The arrest of Harvey Weinstein feels like the beginning of what justice should look like for his accusers. It's also symbolic for survivors of sexual violence everywhere that a person of his stature has to answer for his actions. It provides hope for other people that they might have some recourse in their everyday lives. That's one of the most powerful things about this moment.
I don't think, however, that this is a moment to revel in how the mighty have fallen. It's really about the power of community and the power of survivors of sexual violence raising their voices and standing together. It wasn't one claim. It wasn't one singular voice. It was a chorus of voices that started rising little by little and crescendoed into this massive chorus. It resulted in what we saw today. And let's not forget to say the names of those who came forward as much as we speak Weinstein's name: Lucia Evans, Annabella Sciorra, Asia Argento, Mira Sorvino, Paz de la Huerta, Lupita Nyong'o, Ashley Judd, Rose McGowan and the dozens and dozens more are the real heroines.
It is easy to connect what happened to Harvey Weinstein to the Me Too movement, but this movement is more about that chorus of voices -- those survivors -- than it is about the Harvey Weinsteins of the world. It's about making sure the chorus of voices is always heard and seen and listened to, more so than it is about targeting anybody or having an agenda that's about taking on powerful men.
What this case, as well as the Cosby case, also does is mark the dawn of a new understanding and a new way to talk to and engage survivors. Ronan Farrow, my friend, the journalist, often says that his work is not about believing all survivors but listening to all survivors. That is a really salient point. At the very least, we should be listening to all claims and taking seriously all claims of sexual violence and giving them as much credence as possible, as much interrogation as possible. When that happens, this can be the result.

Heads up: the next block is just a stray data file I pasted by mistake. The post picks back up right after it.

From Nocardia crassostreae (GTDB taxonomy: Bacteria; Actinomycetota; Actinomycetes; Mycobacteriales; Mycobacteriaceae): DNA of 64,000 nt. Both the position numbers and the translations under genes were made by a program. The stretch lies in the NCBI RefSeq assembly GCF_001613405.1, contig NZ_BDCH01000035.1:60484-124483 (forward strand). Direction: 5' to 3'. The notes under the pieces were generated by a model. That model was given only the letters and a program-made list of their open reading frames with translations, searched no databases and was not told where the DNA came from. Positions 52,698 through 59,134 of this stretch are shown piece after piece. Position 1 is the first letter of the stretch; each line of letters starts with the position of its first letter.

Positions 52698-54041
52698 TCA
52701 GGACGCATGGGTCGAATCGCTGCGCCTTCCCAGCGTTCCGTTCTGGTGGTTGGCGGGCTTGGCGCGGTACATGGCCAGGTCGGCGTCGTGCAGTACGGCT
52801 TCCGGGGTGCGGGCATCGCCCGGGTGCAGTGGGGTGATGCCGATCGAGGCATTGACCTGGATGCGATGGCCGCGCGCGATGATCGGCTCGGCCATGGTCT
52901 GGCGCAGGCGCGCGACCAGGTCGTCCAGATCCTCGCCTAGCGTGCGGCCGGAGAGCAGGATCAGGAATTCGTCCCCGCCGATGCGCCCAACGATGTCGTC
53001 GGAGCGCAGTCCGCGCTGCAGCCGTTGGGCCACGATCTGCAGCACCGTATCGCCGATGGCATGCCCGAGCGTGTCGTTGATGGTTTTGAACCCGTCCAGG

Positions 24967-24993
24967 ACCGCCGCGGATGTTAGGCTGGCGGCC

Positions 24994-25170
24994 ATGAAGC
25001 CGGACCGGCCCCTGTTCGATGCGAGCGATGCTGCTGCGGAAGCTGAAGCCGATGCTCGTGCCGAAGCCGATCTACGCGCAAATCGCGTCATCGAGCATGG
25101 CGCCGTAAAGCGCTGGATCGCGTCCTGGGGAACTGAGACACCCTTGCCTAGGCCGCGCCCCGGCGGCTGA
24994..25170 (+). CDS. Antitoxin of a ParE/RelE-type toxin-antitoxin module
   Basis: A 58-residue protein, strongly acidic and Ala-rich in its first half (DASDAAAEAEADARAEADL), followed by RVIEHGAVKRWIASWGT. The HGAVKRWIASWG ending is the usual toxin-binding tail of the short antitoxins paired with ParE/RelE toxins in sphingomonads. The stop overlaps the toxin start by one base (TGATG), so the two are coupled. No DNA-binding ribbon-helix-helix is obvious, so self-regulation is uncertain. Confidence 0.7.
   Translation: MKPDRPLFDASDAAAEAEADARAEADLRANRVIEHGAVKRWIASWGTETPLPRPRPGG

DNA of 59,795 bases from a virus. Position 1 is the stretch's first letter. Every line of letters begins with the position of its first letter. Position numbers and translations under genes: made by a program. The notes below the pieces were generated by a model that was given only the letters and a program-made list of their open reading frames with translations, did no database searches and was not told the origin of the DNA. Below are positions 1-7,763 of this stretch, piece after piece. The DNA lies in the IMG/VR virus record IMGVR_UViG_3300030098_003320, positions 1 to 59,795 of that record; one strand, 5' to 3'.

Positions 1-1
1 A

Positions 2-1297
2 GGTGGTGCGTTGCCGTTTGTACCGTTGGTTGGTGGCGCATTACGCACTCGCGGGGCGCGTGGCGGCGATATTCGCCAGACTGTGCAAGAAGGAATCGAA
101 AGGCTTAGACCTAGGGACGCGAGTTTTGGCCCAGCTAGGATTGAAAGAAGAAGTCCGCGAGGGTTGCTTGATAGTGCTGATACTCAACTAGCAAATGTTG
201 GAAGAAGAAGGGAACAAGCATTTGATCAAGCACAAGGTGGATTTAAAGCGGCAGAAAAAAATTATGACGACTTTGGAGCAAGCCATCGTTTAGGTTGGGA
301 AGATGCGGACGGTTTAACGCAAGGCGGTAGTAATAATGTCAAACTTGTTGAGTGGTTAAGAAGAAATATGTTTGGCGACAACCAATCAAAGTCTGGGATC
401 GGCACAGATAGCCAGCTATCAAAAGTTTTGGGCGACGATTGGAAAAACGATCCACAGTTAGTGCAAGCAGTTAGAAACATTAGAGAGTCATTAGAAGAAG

The story that [Farrow] wrote [for The New Yorker] and what Jodi Kantor and Megan Twohey wrote for The New York Times wasn't about them having the agenda of taking down Harvey Weinstein. They had the agenda of digging into the claims of numerous women who had similar accusations about one person. There was a story there to be told, and there were people who were telling it who were worthy of listening to. That's what their journalism showed us. When you listen to survivors, we can maybe have an outcome like we saw today.
Lastly, it's also really important for us to take a step back and not just look at the individuals. It's not just about Harvey Weinstein or Bill Cosby. It's about these men in positions of power who abuse their power and their privilege and use it to strip away the humanity of people. What we're also seeing is not just the fall of individuals; we're starting to chip away at the power structures that protect them by speaking our truth. These women who are standing up are literally what speaking truth to power looks like in action.
Tarana Burke is the founder of the original Me Too movement, begun in 2006.